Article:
Emile Vaudremer
Chandelier with Boa

Chandelier with Boa
Emile Vaudremer (1829-1914), Emmanuel Fremiet (1824-1910)
Chandelier with Boa
Between 1895 and 1898
Gilded, patinated bronze
H. 105 cm
© RMN-Grand Palais (Musée d'Orsay) / Hervé Lewandowski


Chandelier with Boa (detail)
Chandelier with Boa (detail)
Chandelier with Boa
Chandelier with Boa (detail)

Lustre au boa [Chandelier with Boa]


It is rather surprising to find the names Vaudremer and Fremiet together on this stunning chandelier. The architect of the Prison de la Santé in Paris and of the Lycée Bouffon, Vaudremer was a demanding and rigorous architect. So there was no indication that he might participate in working on an object such as this, even though he was passionate about the decorative arts.
On the other hand, the virtuosity in reproducing the natural effect of the boa's skin, the circumvolutions of its flesh and the dexterity with which he incorporates the animal into the structure of the chandelier, is typical of Fremiet's work. He was known for his exceptional animal sculptures, and snakes often featured in his work.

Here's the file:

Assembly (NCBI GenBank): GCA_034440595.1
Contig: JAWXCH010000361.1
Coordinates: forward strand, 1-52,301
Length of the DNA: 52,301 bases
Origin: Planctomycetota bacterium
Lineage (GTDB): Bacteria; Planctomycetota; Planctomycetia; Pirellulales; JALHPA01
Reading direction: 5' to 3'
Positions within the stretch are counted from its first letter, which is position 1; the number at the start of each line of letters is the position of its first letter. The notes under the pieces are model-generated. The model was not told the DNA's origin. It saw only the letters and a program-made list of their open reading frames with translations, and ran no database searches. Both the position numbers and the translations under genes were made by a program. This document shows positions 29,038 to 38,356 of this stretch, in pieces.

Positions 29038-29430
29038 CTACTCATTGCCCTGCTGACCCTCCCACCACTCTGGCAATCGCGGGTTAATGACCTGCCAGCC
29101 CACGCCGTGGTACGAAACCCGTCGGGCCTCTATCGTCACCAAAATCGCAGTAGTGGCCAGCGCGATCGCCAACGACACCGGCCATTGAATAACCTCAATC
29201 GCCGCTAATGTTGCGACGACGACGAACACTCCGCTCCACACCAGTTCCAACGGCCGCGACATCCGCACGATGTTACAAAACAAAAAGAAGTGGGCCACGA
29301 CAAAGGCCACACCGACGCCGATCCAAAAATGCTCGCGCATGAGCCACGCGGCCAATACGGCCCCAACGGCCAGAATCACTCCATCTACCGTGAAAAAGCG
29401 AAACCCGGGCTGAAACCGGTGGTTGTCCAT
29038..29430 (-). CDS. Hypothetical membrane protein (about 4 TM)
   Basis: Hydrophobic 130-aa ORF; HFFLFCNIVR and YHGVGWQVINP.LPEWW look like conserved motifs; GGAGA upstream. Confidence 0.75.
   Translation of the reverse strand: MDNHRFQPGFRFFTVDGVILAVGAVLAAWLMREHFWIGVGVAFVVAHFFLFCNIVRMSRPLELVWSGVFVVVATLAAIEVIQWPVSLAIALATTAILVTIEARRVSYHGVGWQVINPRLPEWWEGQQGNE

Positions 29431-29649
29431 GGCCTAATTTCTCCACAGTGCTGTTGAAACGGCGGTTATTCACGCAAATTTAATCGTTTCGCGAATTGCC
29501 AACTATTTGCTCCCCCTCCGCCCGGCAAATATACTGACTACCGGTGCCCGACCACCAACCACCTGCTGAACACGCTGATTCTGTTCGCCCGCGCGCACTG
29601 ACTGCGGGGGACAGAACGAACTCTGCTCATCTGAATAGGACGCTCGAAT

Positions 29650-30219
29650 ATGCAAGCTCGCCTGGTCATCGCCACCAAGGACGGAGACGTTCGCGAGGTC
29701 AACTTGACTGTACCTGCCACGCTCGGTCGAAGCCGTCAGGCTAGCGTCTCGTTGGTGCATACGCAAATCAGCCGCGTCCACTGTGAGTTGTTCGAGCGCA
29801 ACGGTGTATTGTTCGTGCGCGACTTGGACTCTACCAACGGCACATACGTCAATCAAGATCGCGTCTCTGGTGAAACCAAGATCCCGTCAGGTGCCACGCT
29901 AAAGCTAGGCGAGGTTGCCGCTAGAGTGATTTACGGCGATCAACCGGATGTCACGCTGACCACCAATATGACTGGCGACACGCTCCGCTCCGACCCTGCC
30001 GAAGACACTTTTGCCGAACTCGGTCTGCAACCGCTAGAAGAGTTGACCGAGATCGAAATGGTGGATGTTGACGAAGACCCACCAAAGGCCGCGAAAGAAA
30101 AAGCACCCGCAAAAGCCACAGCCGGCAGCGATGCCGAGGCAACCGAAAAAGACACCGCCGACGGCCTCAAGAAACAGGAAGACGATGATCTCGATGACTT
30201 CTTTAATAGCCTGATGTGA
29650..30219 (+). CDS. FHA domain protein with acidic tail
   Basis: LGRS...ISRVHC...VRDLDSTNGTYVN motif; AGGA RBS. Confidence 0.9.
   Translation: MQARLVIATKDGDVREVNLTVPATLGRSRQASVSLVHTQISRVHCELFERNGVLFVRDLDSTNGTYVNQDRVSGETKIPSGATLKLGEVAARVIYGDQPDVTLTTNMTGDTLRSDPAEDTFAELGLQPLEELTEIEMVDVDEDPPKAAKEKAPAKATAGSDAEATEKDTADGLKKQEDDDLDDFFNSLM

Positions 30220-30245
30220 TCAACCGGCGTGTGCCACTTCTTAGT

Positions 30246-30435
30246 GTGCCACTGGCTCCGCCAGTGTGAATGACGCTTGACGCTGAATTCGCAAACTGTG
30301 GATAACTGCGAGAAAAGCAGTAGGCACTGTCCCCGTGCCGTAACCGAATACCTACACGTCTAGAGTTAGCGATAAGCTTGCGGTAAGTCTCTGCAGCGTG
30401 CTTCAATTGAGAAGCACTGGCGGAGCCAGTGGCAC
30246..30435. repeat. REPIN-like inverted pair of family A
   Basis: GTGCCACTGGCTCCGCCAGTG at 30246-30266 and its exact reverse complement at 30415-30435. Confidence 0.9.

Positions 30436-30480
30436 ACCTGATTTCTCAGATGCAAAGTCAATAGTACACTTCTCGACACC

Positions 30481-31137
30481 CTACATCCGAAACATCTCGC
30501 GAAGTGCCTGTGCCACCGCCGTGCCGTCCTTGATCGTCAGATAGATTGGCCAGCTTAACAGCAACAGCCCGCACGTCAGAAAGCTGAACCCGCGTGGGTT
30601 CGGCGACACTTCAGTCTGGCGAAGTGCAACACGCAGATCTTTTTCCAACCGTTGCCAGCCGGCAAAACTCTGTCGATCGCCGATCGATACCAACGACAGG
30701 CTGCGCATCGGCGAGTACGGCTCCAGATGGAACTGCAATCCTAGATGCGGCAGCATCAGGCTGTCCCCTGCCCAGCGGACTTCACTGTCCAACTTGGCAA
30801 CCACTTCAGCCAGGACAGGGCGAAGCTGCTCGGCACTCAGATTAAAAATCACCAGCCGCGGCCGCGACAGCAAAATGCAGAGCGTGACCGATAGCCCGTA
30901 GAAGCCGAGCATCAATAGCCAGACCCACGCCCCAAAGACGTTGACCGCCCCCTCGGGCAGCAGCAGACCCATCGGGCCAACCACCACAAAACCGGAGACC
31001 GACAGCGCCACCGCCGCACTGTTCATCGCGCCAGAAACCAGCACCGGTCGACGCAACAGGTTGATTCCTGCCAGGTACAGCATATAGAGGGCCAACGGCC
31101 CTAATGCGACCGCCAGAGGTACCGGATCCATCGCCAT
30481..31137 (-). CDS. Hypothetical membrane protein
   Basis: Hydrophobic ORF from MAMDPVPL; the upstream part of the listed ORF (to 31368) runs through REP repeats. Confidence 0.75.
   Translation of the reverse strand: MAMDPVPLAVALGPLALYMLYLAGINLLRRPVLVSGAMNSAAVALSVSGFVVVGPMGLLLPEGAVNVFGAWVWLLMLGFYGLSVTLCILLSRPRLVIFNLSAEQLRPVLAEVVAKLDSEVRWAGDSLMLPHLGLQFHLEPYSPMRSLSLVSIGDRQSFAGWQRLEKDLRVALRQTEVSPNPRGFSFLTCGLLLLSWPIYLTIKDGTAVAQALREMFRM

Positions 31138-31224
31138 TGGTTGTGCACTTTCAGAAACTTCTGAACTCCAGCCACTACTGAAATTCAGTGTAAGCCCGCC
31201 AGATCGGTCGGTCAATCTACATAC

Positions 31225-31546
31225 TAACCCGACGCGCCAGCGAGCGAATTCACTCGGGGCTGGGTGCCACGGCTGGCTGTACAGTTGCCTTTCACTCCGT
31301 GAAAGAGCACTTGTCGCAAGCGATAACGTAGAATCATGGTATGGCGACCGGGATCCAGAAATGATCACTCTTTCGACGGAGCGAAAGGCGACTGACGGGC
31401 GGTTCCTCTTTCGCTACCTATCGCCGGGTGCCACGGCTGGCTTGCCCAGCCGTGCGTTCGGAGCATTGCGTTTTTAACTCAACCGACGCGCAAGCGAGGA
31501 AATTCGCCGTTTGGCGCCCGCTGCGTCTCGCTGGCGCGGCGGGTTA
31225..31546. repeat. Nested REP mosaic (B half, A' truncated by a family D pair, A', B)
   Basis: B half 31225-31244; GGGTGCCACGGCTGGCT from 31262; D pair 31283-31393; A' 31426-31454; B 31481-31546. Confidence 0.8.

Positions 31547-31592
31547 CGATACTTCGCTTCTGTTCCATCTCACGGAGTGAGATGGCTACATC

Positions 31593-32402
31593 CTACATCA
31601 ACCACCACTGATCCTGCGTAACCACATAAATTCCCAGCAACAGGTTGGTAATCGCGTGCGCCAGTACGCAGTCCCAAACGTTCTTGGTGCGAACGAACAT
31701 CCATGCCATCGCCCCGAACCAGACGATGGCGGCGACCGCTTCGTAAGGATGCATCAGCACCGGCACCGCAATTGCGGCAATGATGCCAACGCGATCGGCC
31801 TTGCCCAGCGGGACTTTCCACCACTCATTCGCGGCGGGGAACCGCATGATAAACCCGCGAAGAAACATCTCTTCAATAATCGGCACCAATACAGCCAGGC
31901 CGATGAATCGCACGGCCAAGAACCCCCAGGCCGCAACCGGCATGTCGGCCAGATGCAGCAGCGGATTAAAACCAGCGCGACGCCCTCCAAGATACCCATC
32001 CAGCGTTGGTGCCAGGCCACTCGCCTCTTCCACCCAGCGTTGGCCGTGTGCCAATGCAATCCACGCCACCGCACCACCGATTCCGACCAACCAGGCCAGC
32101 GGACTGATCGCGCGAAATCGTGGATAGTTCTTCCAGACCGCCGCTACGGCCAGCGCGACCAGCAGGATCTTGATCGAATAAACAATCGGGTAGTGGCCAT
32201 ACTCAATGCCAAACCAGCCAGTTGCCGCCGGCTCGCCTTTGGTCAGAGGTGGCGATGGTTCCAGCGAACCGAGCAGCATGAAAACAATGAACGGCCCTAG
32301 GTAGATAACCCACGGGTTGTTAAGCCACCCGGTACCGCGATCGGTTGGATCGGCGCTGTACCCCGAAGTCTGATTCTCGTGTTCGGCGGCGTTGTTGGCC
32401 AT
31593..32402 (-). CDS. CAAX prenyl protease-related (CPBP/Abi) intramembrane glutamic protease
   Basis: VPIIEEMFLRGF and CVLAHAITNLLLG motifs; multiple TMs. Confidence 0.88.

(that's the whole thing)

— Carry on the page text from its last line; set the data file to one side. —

The chandelier was made for a private townhouse belonging to the Dervillé family, a former residence of Sarah Bernhardt on the rue Fortuny in Paris. The most likely explanation is that it was first commissioned from Vaudremer, with Fremiet subsequently finishing it, giving free rein to his humour. Moreover the difference in colour and patina of the bronzes seems to confirm this hypothesis. However we still do not know how the process leading to such a striking object was organised.

The fantasy element of the chandelier echoes other works by Fremiet for the Hotel Dervillé. The titles alone of some of these highlight their originality: the Frog Pleading for Rain, Monkeys with Soap Bubbles, the The Gourmet Pelican, the Polar Bear Overcome by the Warmth of the Stove, and the two small statues Ravachol and Chauchard.
For these privately commissioned works, the sculptor gave free rein to his fantasy, a far cry from his works for official commissions.
Without doubt, the boa, the apple and the masks are linked to some sort of allusion or joke that is still not clear to us. But this chandelier demonstrates Fremiet's creative energy in the area of decoration, and his originality.




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